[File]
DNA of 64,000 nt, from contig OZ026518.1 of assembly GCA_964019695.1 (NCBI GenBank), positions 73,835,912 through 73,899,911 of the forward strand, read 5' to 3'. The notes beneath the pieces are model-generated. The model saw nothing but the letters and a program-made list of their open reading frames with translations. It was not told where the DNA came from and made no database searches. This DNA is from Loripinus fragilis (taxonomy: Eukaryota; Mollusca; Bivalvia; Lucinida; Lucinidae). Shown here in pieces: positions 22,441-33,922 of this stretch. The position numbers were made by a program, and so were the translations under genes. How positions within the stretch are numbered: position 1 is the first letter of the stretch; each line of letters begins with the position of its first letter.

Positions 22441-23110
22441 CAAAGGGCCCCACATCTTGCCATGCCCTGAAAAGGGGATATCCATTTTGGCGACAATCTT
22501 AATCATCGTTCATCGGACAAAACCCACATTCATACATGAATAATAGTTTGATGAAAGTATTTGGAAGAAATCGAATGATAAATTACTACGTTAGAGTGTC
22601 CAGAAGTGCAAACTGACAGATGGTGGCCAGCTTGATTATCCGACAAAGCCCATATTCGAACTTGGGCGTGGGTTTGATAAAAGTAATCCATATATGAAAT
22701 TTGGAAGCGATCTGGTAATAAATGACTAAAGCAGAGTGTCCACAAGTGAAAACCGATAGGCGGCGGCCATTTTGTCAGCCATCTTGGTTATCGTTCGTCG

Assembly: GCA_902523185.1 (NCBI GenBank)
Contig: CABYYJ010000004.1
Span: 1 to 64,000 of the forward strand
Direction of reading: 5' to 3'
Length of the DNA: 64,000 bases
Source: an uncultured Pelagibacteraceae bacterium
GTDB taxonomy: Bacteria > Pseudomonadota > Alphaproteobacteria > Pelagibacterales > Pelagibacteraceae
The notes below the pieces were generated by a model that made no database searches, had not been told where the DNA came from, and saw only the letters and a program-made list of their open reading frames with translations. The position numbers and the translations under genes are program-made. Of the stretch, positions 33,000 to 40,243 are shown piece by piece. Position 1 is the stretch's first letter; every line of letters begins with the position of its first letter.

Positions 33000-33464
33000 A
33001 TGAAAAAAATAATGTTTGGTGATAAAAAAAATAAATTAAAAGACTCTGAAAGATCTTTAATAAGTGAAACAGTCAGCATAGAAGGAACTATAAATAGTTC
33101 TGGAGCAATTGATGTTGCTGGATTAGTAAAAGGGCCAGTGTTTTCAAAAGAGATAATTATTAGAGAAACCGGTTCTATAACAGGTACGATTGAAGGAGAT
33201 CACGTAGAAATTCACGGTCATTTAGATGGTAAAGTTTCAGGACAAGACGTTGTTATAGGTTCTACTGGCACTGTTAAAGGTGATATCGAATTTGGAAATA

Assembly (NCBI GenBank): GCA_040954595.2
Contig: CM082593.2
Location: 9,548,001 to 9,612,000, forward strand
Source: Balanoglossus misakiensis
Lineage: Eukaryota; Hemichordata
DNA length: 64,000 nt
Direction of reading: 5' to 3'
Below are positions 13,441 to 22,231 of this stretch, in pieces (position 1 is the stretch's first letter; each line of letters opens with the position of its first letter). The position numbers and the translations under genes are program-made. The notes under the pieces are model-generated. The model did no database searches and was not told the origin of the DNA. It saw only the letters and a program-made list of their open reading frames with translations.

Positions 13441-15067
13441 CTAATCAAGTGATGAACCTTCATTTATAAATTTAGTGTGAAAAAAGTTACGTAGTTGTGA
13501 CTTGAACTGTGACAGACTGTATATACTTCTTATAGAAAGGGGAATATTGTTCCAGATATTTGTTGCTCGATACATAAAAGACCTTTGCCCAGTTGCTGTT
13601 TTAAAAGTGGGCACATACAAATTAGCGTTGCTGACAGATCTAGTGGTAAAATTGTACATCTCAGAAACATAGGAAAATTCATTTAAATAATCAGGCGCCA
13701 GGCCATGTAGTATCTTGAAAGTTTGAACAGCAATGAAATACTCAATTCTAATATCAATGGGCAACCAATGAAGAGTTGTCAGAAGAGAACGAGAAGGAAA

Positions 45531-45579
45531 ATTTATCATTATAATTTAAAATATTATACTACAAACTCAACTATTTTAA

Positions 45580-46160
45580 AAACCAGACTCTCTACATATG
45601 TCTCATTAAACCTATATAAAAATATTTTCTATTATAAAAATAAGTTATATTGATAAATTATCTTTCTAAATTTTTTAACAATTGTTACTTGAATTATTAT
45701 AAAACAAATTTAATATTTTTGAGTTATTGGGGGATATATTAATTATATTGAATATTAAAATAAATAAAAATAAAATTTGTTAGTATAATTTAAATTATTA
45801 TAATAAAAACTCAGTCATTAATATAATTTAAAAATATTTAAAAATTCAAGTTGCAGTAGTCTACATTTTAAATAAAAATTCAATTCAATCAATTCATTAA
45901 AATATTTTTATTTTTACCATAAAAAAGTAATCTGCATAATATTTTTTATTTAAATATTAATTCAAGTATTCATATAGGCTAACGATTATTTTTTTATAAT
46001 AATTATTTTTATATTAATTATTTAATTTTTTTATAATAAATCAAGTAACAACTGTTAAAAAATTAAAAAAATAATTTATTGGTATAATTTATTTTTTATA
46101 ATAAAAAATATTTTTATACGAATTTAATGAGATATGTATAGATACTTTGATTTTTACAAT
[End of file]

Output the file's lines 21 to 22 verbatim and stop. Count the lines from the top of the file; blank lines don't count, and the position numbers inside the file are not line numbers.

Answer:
Contig: CM082593.2
Location: 9,548,001 to 9,612,000, forward strand